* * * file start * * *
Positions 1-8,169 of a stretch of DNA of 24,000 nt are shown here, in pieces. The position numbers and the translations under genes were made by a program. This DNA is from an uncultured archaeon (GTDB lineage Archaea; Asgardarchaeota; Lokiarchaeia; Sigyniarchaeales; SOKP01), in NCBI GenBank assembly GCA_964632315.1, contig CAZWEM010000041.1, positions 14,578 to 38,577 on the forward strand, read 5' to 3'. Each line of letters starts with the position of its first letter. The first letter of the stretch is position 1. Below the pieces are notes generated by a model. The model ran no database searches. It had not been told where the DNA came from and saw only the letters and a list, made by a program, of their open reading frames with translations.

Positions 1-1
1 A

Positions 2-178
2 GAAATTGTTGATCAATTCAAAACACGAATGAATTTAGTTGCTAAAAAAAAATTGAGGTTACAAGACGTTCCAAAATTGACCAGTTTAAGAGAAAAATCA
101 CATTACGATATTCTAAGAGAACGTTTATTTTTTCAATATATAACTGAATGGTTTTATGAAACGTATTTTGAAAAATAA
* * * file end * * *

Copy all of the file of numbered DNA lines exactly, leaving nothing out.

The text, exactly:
Positions 1-8,169 of a stretch of DNA of 24,000 nt are shown here, in pieces. The position numbers and the translations under genes were made by a program. This DNA is from an uncultured archaeon (GTDB lineage Archaea; Asgardarchaeota; Lokiarchaeia; Sigyniarchaeales; SOKP01), in NCBI GenBank assembly GCA_964632315.1, contig CAZWEM010000041.1, positions 14,578 to 38,577 on the forward strand, read 5' to 3'. Each line of letters starts with the position of its first letter. The first letter of the stretch is position 1. Below the pieces are notes generated by a model. The model ran no database searches. It had not been told where the DNA came from and saw only the letters and a list, made by a program, of their open reading frames with translations.

Positions 1-1
1 A

Positions 2-178
2 GAAATTGTTGATCAATTCAAAACACGAATGAATTTAGTTGCTAAAAAAAAATTGAGGTTACAAGACGTTCCAAAATTGACCAGTTTAAGAGAAAAATCA
101 CATTACGATATTCTAAGAGAACGTTTATTTTTTCAATATATAACTGAATGGTTTTATGAAACGTATTTTGAAAAATAA